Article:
Front Page Titles (by Subject) CHAPTER IV - A Guide for the Perplexed
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CHAPTER IV - Moses Maimonides, A Guide for the Perplexed 
A Guide for the Perplexed, translated from the original Arabic text by M. Friedlaender, 4th revised ed. (New York: E.P. Dutton, 1904).
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The three verbs raah, hibbit, and ḥazah, which denote “he perceived with the eye,” are also used figuratively in the sense of intellectual perception. As regards the first of these verbs this is well known, e.g., “And he looked (va-yar) and behold a well in the field” (Gen. xxix. 2): here it signifies ocular perception; “yea, my heart has seen (raah) much of wisdom and of knowledge” (Eccles. i. 16); in this passage it refers to the intellectual perception.
In this figurative sense the verb is to be understood, when applied to God; e.g., “I saw (raïti) the Lord” (1 Kings xxii. 19); “And the Lord appeared (va-yera) unto him” (Gen. xviii. 1); “And God saw (va-yar) that it was good” (Gen. i. 10); “I beseech thee, show me (hareni) thy glory” (Exod. xxxiii. 18); “And they saw (va-yirü) the God of Israel” (Exod. xxiv. 10). All these instances refer to intellectual perception, and by no means to perception with the eye as in its literal meaning: for, on the one hand, the eye can only perceive a corporeal object, and in connection with it certain accidents, as colour, shape, etc.; and, on the other hand, God does not perceive by means of a corporeal organ, as will be explained.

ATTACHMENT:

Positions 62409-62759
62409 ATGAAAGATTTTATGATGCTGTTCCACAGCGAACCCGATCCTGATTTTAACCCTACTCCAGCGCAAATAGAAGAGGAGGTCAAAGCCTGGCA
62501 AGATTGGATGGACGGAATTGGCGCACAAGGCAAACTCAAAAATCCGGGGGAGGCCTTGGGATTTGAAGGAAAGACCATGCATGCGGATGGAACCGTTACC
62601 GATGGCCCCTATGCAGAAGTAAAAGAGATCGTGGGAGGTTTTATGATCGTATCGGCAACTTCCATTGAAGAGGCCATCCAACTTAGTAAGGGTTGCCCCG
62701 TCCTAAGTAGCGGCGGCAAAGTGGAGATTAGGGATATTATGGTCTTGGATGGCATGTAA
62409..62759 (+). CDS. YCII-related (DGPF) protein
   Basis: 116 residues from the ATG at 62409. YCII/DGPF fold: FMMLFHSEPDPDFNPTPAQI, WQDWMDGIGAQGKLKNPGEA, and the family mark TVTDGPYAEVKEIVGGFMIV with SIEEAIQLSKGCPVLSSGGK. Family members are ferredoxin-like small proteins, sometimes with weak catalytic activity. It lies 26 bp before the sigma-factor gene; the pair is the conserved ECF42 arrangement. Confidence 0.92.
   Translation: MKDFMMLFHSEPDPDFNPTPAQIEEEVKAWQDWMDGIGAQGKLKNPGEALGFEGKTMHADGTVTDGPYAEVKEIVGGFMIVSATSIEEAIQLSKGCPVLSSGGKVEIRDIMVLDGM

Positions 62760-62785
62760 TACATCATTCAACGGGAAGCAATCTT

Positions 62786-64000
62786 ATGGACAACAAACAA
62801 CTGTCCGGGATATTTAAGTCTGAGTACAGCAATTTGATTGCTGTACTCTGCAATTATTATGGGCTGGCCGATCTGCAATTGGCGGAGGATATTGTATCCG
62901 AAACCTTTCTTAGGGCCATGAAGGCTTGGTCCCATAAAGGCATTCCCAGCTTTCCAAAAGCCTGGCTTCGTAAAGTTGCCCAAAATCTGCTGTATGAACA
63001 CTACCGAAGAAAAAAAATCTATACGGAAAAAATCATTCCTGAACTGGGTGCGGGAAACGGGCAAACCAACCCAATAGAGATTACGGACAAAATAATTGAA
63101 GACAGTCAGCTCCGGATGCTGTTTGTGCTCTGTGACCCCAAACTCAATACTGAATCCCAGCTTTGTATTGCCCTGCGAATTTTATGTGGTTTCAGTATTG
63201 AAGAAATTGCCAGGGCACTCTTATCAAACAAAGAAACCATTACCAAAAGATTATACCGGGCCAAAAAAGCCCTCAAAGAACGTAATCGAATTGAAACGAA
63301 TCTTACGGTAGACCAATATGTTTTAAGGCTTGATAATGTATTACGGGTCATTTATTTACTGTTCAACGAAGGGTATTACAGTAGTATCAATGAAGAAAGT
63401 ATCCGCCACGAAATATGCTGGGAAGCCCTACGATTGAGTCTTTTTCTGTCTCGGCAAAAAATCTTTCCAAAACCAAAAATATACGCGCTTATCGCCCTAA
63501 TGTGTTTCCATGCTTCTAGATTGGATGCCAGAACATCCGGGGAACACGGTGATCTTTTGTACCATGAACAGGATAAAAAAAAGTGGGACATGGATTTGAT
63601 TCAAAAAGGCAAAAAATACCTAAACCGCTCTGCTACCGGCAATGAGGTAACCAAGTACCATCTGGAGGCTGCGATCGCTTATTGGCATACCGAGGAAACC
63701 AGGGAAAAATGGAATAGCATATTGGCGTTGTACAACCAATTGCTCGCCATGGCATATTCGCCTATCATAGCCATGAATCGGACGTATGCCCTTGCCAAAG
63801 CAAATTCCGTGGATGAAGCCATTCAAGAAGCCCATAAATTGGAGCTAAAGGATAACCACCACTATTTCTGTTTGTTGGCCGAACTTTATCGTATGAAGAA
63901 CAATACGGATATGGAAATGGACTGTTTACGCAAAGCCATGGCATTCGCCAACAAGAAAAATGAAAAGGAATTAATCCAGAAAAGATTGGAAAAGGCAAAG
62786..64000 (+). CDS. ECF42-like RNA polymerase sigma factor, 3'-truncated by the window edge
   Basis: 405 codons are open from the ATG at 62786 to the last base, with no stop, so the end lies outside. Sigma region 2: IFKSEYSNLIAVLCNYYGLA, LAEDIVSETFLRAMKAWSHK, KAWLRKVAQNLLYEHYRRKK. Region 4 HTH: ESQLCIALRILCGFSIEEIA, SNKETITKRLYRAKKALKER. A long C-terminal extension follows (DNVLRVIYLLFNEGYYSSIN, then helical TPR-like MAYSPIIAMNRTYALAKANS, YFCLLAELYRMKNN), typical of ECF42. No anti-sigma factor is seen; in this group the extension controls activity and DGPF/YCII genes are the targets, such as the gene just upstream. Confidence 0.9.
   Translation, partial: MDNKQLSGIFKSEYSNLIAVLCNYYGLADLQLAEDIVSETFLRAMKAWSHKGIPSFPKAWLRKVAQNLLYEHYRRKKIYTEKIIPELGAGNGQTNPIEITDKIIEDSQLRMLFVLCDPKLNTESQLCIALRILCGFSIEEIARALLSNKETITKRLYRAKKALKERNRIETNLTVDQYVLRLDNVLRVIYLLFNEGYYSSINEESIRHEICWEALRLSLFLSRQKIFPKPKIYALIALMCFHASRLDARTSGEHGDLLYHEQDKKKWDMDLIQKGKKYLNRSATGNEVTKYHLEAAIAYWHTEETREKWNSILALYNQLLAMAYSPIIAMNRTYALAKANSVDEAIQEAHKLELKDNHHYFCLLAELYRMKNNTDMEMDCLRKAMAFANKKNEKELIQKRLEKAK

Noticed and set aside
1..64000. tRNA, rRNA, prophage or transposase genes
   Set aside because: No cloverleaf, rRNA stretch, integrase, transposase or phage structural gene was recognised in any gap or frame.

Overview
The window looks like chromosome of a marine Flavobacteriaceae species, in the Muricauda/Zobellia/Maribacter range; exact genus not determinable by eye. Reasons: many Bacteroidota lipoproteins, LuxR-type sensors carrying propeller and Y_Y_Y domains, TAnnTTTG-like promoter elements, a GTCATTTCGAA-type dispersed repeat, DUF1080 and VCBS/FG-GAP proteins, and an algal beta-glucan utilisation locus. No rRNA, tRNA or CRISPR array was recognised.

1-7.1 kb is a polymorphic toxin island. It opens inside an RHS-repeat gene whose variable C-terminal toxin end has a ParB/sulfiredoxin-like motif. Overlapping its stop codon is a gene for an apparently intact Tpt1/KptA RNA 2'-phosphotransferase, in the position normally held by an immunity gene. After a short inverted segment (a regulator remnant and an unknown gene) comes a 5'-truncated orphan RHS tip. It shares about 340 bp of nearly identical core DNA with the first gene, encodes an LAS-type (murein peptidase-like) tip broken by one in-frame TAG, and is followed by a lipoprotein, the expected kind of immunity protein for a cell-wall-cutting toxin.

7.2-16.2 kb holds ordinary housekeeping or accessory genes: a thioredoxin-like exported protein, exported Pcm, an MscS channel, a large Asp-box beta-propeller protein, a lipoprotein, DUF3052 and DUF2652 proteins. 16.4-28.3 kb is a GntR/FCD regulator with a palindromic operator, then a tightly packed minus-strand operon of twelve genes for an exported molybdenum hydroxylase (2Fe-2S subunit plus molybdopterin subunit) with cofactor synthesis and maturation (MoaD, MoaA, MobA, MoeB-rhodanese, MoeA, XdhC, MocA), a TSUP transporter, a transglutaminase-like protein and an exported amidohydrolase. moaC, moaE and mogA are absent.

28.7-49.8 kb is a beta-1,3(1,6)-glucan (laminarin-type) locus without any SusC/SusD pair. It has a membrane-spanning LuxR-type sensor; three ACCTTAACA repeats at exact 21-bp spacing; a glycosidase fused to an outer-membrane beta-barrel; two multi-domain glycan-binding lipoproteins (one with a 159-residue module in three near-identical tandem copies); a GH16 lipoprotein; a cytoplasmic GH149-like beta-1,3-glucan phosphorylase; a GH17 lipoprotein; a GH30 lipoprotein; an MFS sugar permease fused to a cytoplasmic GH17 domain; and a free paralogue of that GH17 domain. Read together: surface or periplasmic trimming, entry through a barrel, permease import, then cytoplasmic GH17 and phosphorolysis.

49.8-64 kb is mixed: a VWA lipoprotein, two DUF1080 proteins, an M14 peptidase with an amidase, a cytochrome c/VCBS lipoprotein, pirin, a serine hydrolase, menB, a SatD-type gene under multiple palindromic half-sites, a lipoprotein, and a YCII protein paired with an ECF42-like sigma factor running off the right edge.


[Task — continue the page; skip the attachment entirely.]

In the same manner the Hebrew hibbit signifies “he viewed” with the eye; comp. “Look (tabbit) not behind thee” (Gen. xix. 17); “But his wife looked (va-tabbet) back from him” (Gen. xix. 26); “And if one look (ve-nibbat) unto the land” (Isa. v. 30); and figuratively, “to view and observe” with the intellect, “to contemplate” a thing till it be understood. In this sense the verb is used in passages like the following: “He hath not beheld (hibbit) iniquity in Jacob” (Num. xxiii. 21); for “iniquity” cannot be seen with the eye. The words, “And they looked (ve-hibbitu) after Moses” (Exod. xxxiii. 8)—in addition to the literal understanding of the phrase—were explained by our Sages in a figurative sense. According to them, these words mean that the Israelites examined and criticised the actions and sayings of Moses. Compare also “Contemplate (habbet), I pray thee, the heaven” (Gen. xv. 5); for this took place in a prophetic vision. This verb, when applied to God, is employed in this figurative sense; e.g., “to look (me-habbit) upon God” (Exod. iii. 6); “And the similitude of the Lord shall he behold” (yabbit) (Num. xii. 8); “And thou canst not look (habbet) on iniquity” (Hab. i. 13).
The same explanation applies to ḥazah. It denotes to view with the eye, as: “And let our eye look (ve-taḥaz) upon Zion” (Mic. iv. 11); and also figuratively, to perceive mentally: “which he saw (ḥazah) concerning Judah and Jerusalem” (Isa. i. 1); “The word of the Lord came unto Abraham in a vision” (maḥazeh) (Gen. xv. 1): in this sense ḥazah is used in the phrase, “Also they saw (va-yeḥezu) God” (Exod. xxiv. 11). Note this well.